Bound for Autorama, ’Vette instead meets its doom
- March 13, 2017
- Automotive News, Corvette News
- Posted by Laura Nowak
- Comments Off on Bound for Autorama, ’Vette instead meets its doom
The next morning, everything was gone.
“The first thing that went through my mind is I walked through the wrong door,” Fischbach said. “When I realized I didn’t walk through the wrong door, I thought the hotel must have had it towed… When they told me they didn’t tow it, I knew somebody stole it. My next call was 911.”
The Corvette, once bound for the Autorama showroom floor, turned up in pieces a few days later in Detroit. “They basically took that and stripped all the parts out of it, and cut it into three pieces and burned it in three different piles,” Fischbach said.
“Every piece on that car is worth a lot of money.”
Southgate police confirmed Tuesday that the department was investigating the incident. Calls were referred to Detective Sgt. Ronald Pongracz, who was unavailable for comment.
A Holiday Inn manager said hotel surveillance video footage showed the 70-foot truck and trailer leaving the parking lot at 3:30 a.m. The manager, who declined to give his name, said that because of the truck’s position in the parking lot, the hotel’s cameras would not have captured someone entering the vehicle.
The hotel security guard, Fischbach said, didn’t see anything, “which I’m still in awe of.”
“I don’t think it would have been very quick,” he said. “This is a 70-foot truck and trailer, so to get it out of a hotel parking lot wasn’t very easy.”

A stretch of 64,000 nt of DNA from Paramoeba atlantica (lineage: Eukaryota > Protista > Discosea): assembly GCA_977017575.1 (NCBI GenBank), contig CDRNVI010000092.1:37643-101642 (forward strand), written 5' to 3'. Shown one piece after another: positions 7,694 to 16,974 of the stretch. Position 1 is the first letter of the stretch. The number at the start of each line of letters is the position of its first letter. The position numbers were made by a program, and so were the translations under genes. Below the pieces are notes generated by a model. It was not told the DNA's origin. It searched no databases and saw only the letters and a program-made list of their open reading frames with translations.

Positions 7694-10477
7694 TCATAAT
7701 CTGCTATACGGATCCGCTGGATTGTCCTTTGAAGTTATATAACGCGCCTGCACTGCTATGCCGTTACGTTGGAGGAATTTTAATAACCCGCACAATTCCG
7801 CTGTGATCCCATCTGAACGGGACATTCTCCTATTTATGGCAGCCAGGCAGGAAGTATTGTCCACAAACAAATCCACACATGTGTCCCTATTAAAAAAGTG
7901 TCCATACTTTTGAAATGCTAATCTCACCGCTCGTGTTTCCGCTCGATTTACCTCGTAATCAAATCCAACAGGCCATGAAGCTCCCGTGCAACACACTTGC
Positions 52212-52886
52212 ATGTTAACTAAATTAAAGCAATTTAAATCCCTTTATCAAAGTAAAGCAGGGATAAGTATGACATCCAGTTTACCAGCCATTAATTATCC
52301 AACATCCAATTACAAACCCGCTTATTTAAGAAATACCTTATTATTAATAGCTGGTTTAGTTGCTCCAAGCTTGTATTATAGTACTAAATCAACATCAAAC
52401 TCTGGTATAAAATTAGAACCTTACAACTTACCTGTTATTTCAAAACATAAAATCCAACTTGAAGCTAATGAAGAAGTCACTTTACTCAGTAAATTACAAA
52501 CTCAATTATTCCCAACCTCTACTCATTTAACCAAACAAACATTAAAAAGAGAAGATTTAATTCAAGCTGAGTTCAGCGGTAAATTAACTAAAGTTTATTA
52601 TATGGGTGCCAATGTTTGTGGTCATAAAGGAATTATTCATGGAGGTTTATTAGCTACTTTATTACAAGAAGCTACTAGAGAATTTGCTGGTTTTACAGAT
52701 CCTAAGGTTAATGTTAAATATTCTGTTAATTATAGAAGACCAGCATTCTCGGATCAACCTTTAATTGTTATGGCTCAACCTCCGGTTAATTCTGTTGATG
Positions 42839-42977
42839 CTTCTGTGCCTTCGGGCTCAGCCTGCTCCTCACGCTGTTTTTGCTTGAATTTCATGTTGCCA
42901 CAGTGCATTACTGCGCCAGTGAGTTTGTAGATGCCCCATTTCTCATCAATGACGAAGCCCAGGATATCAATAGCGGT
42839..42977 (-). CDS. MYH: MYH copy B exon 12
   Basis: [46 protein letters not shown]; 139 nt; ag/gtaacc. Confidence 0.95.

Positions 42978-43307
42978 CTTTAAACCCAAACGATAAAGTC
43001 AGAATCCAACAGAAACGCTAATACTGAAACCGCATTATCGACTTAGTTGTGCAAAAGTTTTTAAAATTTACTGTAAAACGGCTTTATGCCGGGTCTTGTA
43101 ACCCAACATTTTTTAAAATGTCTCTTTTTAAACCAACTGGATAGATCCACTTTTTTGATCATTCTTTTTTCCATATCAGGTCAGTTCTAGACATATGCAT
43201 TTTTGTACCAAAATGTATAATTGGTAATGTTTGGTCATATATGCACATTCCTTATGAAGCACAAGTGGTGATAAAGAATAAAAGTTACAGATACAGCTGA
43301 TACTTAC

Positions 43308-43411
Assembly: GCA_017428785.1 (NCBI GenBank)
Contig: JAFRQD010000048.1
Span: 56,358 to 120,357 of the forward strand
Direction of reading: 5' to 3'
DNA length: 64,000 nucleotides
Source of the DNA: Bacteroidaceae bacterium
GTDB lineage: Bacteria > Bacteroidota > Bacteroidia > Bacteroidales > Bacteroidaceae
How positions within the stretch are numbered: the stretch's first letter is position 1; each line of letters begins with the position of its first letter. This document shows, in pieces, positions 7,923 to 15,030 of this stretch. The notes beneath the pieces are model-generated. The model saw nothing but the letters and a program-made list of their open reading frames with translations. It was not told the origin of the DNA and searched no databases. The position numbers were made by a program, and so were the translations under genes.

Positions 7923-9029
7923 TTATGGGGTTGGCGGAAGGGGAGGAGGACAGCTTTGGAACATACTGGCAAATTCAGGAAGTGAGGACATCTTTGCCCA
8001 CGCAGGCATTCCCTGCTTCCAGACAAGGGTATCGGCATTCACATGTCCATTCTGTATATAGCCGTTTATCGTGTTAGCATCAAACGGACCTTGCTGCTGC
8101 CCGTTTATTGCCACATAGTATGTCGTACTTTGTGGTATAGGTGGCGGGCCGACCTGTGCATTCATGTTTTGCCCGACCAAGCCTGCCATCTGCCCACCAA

Fischbach’s car passion was sparked decades ago from necessity. “I started working on my own cars because I couldn’t afford to pay anybody to do it,” he said. “It mushroomed into a hobby and a business.”
Now the owner of Dave’s Collision and Car Repair in Bellaire, Fischbach, 58, has been showing classic cars for about 45 years.
His souped-up Corvette was a champion of the annual National Corvette Show in Bowling Green, Kentucky, according to event organizers. It most recently won best in show in 2016.
“I think it was just all the craftsmanship and attention to detail, and the stuff that we had done to it, mechanically,” Fischbach said. “It was a pretty high-tech car. It was a 1960 Corvette that drove like a 2013 Corvette.”
Before the three burned pieces of the Corvette were recovered, police located his missing Jeep and trailer.
“The Jeep was like brand new. The only thing they did was steal the radio out of it. They stole the radio out of it and messed up the dashboard a little bit,” Fischbach said. “They didn’t burn the trailer, but they tore it all up and ransacked it. It’s really not repairable.”
Also taken were supplies inside the trailer, which Fischbach used to fix up cars while on the road.
“You name it and it was in that trailer,” he said. “Of course, they took all that.”
Fischbach was hesitant Tuesday to put a dollar amount on his loss, but estimated the collection was worth somewhere between $250,000 and $300,000.
Almost two weeks after the thefts, Fischbach occasionally surfs the internet hoping to strike gold and locate parts from his Corvette for sale.
“I keep looking. I just keep hoping I’m going to see something that used to be with my car, or something that used to be in my trailer,” he said. “It’s probably too soon for that. It just keeps me busy, keeps my mind occupied.”
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Original article: DetroitNews.com